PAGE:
• Your data gets added to a data pool used in brute force attacks (more on that next.)

Right now, you’re probably imagining a criminal sifting through your social media and cross-referencing that with every place you have an account, then rapidly typing in a bunch of challenges until they gain access to your accounts. 

While that’s certainly possible, criminals today don’t need to try nearly that hard.  

All cybercriminals have to do is buy some software from the dark web. The software combs the internet millions of times a day and scrapes data from all kinds of publicly available messages. 

It then dumps that information into a program that automatically challenges hundreds of accounts at a time until it gains access. These are called brute force attacks and cybercriminals don’t need to have hacking skills to run them, only access to hacking software.

8 Ways To Improve Your Social Media Security

Part of what Internos does for clients as a managed service provider is to provide ongoing cybersecurity training for the client’s entire team. The reason we do so is that social engineering and phishing are by far the easiest way for criminals to gain access to a network.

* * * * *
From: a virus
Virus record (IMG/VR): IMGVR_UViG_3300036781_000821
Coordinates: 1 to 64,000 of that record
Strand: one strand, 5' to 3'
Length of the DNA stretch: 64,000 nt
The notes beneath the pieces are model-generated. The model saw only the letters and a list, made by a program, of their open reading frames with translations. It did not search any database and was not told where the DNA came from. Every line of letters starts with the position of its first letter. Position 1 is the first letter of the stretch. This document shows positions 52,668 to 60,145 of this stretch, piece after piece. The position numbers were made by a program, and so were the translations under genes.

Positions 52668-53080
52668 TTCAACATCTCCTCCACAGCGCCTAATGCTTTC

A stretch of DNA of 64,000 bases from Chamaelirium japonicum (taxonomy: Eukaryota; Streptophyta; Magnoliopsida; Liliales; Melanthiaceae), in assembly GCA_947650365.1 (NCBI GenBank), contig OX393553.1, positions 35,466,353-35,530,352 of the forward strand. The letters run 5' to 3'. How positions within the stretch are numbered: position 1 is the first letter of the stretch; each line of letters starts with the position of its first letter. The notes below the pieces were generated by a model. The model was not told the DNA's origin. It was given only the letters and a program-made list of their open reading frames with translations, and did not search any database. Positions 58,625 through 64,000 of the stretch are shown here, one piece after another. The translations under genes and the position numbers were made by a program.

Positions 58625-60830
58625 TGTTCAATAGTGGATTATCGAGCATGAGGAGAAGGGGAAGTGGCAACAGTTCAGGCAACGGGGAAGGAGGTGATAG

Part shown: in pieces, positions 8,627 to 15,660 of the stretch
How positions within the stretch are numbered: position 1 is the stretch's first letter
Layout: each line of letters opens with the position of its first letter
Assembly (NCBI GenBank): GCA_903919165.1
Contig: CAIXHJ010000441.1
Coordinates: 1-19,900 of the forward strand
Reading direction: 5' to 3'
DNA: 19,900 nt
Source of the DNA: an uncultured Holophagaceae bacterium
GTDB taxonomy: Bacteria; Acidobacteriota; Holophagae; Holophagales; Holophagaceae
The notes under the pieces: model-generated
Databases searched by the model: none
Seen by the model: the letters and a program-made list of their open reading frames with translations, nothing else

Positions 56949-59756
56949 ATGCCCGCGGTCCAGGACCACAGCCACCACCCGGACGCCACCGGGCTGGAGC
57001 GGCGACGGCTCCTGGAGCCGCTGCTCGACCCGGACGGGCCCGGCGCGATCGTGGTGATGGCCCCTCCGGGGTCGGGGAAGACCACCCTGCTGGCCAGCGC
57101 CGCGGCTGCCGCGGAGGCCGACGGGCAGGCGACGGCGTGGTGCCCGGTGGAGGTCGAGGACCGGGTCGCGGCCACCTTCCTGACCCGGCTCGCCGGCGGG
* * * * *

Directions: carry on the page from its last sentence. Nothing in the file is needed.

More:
Your employees are your best cyber security assets, and you should treat them as such. Training turns your biggest security risk (your people) into human firewalls that know how to spot and resist falling for posts like these. 

Here are some quick tips to help you hit the ground running:  

  1. Secure all your devices. If you’re using a computer, smartphone or other network devices, all software on your devices needs to be regularly updated. Installing the latest security software, web browsers and operating systems is the safest protection against viruses and malware. By the same token, use anti-virus software.
  2. Limit the information you share on social media. Don’t include your address and other sensitive information or even a hint at your daily itinerary like your favorite coffee shop. Other personal information you shouldn’t share online includes but isn’t limited to your Social Security number, passwords, full name, address, birthday, and even vacation plans.